Miami Lakes

The call came in as a large snake. Video shows what firefighter encountered.

Red-tailed Boa Constrictor captured in Miami Lakes

Miami Dade Fire Department's Venom One Unit responded to a field in Miami Lakes Aug. 22, 2018 after a call came in reporting a large snake. Capt. Jeff Fobb bagged the feisty boa.
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Miami Dade Fire Department's Venom One Unit responded to a field in Miami Lakes Aug. 22, 2018 after a call came in reporting a large snake. Capt. Jeff Fobb bagged the feisty boa.

The 911 call came in as a “large snake in a field.”

Typically, that means Burmese python.

So when Capt. Jeff Fobb from Miami-Dade Fire Rescue’s Venom One Unit showed up to the field on the western edge of Miami Lakes, he was not expecting to find a more than 6-foot red-tailed boa constrictor.

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“It was not happy,” said Fobb, who was captured on cellphone video trying to wrangle the feisty snake. “It was striking, but it missed.”

The Venom One unit, which In 1998 became the first in the country to house a fire department-based antivenin bank that covers most of the world’s venomous snakes, is often called to get rid of unwanted creatures.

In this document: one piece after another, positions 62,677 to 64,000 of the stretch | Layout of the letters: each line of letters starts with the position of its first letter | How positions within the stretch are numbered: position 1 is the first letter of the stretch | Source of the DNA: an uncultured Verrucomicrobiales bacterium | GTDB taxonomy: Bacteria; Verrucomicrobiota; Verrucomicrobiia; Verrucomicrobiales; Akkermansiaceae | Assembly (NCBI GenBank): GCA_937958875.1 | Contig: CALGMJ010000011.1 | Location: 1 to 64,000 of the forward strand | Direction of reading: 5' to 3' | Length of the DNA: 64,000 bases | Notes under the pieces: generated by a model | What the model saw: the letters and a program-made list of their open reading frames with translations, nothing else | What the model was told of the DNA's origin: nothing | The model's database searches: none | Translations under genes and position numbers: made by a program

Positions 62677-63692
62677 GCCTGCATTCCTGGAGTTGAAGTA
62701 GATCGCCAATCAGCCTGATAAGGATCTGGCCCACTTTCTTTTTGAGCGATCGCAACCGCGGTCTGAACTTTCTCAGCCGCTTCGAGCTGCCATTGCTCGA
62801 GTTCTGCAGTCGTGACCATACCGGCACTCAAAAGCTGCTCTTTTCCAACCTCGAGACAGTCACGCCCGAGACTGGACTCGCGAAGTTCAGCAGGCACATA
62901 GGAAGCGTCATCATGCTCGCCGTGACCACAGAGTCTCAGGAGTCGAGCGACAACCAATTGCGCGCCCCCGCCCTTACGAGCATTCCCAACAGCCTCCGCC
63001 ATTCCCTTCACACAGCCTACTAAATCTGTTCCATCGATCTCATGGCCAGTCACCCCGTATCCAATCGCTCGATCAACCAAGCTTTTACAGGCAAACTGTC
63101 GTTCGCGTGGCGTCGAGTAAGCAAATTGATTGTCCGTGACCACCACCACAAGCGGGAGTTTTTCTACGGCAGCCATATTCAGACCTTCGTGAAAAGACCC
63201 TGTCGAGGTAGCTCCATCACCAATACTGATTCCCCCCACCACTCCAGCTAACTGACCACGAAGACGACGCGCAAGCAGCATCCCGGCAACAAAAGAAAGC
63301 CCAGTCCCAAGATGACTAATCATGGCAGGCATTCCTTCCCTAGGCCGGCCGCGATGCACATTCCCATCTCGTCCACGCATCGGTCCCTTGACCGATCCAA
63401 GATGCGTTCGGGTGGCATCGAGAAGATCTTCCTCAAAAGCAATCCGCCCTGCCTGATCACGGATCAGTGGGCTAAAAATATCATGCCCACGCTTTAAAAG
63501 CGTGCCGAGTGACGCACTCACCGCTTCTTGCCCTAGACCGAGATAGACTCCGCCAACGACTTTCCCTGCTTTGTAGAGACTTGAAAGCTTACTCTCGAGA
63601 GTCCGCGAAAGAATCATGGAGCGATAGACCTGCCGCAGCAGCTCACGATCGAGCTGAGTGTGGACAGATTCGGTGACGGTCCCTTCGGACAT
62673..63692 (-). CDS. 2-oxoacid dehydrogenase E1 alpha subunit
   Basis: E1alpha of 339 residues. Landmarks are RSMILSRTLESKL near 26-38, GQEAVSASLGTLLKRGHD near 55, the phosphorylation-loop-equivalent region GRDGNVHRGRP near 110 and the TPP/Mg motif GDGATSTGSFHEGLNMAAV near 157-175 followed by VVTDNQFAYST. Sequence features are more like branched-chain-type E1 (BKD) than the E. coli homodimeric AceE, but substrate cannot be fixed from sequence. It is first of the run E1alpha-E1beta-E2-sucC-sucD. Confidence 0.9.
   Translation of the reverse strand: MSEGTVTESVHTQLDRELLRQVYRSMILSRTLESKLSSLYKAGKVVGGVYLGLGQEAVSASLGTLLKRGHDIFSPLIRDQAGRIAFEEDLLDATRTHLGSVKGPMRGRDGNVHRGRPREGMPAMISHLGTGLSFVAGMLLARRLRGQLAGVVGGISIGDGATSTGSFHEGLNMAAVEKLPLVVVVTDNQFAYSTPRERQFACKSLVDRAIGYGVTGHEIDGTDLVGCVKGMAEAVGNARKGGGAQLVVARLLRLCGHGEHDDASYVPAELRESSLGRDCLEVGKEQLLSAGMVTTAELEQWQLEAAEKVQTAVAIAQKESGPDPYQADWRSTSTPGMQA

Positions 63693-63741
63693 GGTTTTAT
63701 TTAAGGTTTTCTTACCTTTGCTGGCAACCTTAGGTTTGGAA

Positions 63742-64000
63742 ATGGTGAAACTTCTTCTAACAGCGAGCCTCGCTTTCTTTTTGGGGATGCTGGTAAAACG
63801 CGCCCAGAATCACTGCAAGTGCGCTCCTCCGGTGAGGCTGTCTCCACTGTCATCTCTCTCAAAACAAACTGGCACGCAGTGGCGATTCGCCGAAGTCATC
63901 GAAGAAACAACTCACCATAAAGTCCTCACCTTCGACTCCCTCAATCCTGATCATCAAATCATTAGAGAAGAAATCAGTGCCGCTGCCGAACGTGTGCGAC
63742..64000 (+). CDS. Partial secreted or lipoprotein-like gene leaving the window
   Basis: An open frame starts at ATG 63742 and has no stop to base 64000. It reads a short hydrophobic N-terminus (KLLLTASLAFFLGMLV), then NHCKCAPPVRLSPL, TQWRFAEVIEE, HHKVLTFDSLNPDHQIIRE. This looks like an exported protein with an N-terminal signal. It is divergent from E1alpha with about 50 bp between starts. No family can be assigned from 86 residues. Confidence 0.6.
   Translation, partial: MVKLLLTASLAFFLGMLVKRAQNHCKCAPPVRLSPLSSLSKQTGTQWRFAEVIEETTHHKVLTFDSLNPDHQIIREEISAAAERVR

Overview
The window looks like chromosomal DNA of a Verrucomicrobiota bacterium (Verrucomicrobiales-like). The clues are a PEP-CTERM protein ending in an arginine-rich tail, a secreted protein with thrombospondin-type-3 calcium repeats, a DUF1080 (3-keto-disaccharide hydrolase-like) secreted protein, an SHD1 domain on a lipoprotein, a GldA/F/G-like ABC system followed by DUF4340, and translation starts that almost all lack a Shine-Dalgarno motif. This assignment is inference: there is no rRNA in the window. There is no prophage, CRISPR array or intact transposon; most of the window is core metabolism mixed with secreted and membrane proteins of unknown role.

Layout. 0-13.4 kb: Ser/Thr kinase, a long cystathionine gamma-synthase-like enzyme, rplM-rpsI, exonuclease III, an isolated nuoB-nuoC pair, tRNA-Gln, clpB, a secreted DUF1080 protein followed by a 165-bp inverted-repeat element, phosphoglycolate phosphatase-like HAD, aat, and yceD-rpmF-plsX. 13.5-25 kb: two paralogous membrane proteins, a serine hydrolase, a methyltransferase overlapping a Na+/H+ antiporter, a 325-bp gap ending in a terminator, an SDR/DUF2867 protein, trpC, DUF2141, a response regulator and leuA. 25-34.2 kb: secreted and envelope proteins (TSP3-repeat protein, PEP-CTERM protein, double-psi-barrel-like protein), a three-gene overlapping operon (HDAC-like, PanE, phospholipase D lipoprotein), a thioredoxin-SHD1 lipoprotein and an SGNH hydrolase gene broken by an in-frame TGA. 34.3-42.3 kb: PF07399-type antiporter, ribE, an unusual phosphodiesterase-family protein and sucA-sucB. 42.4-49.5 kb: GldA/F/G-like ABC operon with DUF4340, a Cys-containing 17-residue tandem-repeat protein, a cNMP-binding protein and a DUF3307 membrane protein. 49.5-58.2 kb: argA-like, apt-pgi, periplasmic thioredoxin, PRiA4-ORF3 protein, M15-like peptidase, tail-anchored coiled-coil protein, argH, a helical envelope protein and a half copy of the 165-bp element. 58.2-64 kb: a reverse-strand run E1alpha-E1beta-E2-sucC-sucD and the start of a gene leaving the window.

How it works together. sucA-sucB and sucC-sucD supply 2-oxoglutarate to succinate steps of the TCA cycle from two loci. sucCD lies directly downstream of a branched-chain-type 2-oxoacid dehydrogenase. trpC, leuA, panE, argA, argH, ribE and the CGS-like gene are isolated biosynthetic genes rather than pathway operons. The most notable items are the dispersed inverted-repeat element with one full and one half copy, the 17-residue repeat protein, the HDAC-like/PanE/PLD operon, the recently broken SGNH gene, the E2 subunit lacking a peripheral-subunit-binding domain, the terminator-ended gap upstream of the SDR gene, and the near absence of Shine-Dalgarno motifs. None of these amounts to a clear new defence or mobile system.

Fobb said most of their snake calls come from the coastal areas, near Biscayne National Park and in Homestead. Miami Lakes is not an area that often has large snakes, he said.

The video shows Fobb circling the snake, which clearly looked miffed. He finally grabbed it behind the neck and placed a bag over it to block its vision.

“Snakes often do things to discourage us from getting closer,” he said, adding the boa was “hefty.”

The snake, which is not native, was likely a pet that escaped, he said.

The Florida Wildlife Conservation Commission will now pick up the snake, which is still in the bag and safely placed inside a box.

Two Irula tribesman, from India, hunt pythons in the Everglades.

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